My Name Is Bosnia by Madeleine GagnonMy Name Is Bosnia by Madeleine Gagnon

My Name Is Bosnia

byMadeleine GagnonTranslated byPhyllis Aronoff, Howard Scott

Paperback | September 1, 2006

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Sabaheta is a literature student at the University of Sarajevo when war breaks out in Bosnia-Herzegovina. After her brother is taken from the family by armed thugs and her mother descends into madness, she goes into the forest with her father to join the guerrillas, where she dresses like a boy and fights side-by-side with the men.When her father is killed in combat, Sabaheta gives him a makeshift funeral and vows one day to leave her homeland and seek acountry where she can pursue her studies and live in peace. Although she is not an observant Muslim, she decides once again to wear the traditional headscarf, and changes her name to Bosnia, making her way alone to Sarajevo to reunite with her friends. After many months, having burned every available piece of furniture to keep warm, they are forced to burn their books, their most precious possessions. Chapter by chapter, they consign each book to memory before setting it alight, and then reciteit by heart in front of the fire.Finally escaping their genocidal homeland, they rise from its ashes of violence and hatred, remaking themselves in the images kept in their hearts of a fabled new life in a foreign land. My Name Is Bosnia is Madeleine Gagnon's celebration of the power of the imagination to heal and remake our lives.
Madeleine Gagnon Madeleine Gagnon has made a mark on Quebec literature as a poet, novelist, and non-fiction writer. Since 1969, she has published over 30 books while at the same time teaching literature in several Quebec universities. Nancy Huston has described Madeleine Gagnon as someone in whom the boundary between inner and out...
Title:My Name Is BosniaFormat:PaperbackDimensions:256 pages, 9 × 6 × 1 inPublished:September 1, 2006Publisher:Talon Books LtdLanguage:English

The following ISBNs are associated with this title:

ISBN - 10:0889225427

ISBN - 13:9780889225428

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Rated 4 out of 5 by from Interesting look into war and europe When war breaks out in Bosnia-Herzegovina, Sabaheta is just a regular university student. But war changes everything. Her brother is taken away and her mom goes crazy, which sends her to an asylum. Sabaheta cuts her hair and takes to the forest with her father to fight. When her father is killed, she renames herself Bosnia, acknowledging that she may someday have to leave her country, and heads into the city. The city, though, is no safer than the forest. There's constant shooting and shelling, killing citizens. Bosnia finds some friends and shacks up with them for the duration of the war. The situation turns from bad to worse when food and firewood runs out and the group resorts of tearing up books and using them for kindle. Bosnia also befriends a soldier, Adem, and eventually falls in love with him. With the latest round of killing, Bosnia and Adem decide they can no longer live in their beloved city, but must move away from the war. They move to France and, eventually, to Quebec. The book is separated into three parts representing where the couple is: Bosnia, France, and Quebec. The first part is about the war and Bosnia finding Adem. This was by far the most interesting part of the book. I wish I had more of a background on the history to better understand what the characters were going through. Sometime between Bosnia and France, Bosnia's mom got better and was no longer crazy. How does someone go from being crazy and not being able to talk to being sane and making sense? I didn't understand that one. This is where the book went downhill a bit. Things just seemed to drag on and there wasn't much point to it. When the characters then traveled to Quebec, the book wrapped up nicely.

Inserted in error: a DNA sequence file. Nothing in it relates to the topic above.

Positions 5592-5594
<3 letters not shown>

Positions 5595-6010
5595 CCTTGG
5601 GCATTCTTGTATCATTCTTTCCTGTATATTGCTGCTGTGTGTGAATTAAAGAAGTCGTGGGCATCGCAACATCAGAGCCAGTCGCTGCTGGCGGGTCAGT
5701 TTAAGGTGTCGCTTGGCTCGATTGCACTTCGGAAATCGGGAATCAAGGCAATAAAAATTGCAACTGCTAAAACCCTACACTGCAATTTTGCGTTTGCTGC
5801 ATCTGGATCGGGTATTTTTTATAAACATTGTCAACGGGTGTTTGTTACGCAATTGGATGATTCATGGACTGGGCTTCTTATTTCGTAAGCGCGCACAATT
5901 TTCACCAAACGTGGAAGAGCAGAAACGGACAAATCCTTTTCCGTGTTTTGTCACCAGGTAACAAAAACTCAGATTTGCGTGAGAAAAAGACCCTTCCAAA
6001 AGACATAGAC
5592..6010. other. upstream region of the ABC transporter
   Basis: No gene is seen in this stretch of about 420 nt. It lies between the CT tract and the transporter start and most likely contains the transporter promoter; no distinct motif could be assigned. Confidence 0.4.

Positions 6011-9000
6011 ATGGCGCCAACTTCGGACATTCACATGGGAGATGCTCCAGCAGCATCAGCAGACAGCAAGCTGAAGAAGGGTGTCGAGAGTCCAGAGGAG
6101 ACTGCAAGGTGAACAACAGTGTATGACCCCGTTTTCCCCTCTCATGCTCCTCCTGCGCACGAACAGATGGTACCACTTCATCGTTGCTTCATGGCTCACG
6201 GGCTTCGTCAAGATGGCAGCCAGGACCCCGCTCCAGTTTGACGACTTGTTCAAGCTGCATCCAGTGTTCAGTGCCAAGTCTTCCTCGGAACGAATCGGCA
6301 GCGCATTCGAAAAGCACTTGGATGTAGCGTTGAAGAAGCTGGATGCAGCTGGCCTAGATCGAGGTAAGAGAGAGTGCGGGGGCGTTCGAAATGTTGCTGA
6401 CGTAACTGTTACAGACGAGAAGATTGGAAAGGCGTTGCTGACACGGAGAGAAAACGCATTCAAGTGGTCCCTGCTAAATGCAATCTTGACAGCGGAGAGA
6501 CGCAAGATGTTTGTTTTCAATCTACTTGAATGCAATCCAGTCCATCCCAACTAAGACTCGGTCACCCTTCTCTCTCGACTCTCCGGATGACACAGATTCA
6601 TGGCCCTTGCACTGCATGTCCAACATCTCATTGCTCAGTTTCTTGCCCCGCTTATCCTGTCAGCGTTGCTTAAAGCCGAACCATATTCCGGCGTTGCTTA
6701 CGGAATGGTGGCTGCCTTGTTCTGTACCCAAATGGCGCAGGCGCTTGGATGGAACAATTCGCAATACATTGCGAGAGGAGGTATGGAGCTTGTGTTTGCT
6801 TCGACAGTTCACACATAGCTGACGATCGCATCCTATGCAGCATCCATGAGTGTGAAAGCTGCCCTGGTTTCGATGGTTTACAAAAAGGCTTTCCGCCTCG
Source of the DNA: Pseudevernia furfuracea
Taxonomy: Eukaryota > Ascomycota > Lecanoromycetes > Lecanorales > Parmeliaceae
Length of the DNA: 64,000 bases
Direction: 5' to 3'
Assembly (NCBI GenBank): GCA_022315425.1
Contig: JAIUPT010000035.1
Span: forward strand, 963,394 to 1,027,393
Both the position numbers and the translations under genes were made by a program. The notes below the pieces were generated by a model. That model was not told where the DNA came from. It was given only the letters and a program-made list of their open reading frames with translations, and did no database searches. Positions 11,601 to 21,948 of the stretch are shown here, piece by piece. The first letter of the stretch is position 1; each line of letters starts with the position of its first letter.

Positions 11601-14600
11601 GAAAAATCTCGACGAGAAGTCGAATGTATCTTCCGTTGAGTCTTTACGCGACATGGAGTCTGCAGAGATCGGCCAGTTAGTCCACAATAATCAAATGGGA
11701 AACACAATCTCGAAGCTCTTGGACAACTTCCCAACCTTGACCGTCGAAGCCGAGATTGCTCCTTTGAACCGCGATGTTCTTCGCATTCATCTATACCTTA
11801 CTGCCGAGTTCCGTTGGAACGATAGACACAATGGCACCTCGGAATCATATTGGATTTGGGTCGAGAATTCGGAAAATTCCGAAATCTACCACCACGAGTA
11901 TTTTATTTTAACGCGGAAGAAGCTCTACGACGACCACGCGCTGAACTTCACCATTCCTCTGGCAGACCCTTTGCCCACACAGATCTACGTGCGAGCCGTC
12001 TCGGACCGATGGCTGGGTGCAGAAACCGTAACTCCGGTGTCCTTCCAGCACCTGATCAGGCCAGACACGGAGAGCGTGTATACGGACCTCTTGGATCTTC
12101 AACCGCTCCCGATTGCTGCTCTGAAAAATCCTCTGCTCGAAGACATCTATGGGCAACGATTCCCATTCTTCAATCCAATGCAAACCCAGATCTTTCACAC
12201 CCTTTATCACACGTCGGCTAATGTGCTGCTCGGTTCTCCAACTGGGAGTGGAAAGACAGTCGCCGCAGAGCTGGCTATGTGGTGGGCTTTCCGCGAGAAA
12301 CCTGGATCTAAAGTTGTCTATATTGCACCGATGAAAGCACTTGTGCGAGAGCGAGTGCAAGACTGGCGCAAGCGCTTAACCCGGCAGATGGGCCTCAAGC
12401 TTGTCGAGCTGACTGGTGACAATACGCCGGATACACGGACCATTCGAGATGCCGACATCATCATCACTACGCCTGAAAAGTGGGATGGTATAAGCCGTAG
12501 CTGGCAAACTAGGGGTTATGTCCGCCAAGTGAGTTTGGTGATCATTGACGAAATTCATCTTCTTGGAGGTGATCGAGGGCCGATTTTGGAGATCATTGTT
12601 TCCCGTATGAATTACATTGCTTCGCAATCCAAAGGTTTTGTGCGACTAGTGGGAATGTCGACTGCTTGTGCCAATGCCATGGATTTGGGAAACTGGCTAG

Date published: 2008-09-06

Editorial Reviews

“A complex, poignant novel of limpid writing, infused with poetry, freely descriptive, My Name Is Bosnia is a resonant voice against hatred and violence, against all wars and the suffering they engender, against the lapse of memory and oblivion.”—Le Devoir“A novel of the wounded and the exiled, My Name Is Bosnia is also a song of hope and freedom. Against the horror of war, Gagnon counters with the salvation of love … and writing. Against the coldness and indifference of the world, she counters with the warmth and richness of her literary voice.”—Elle Québec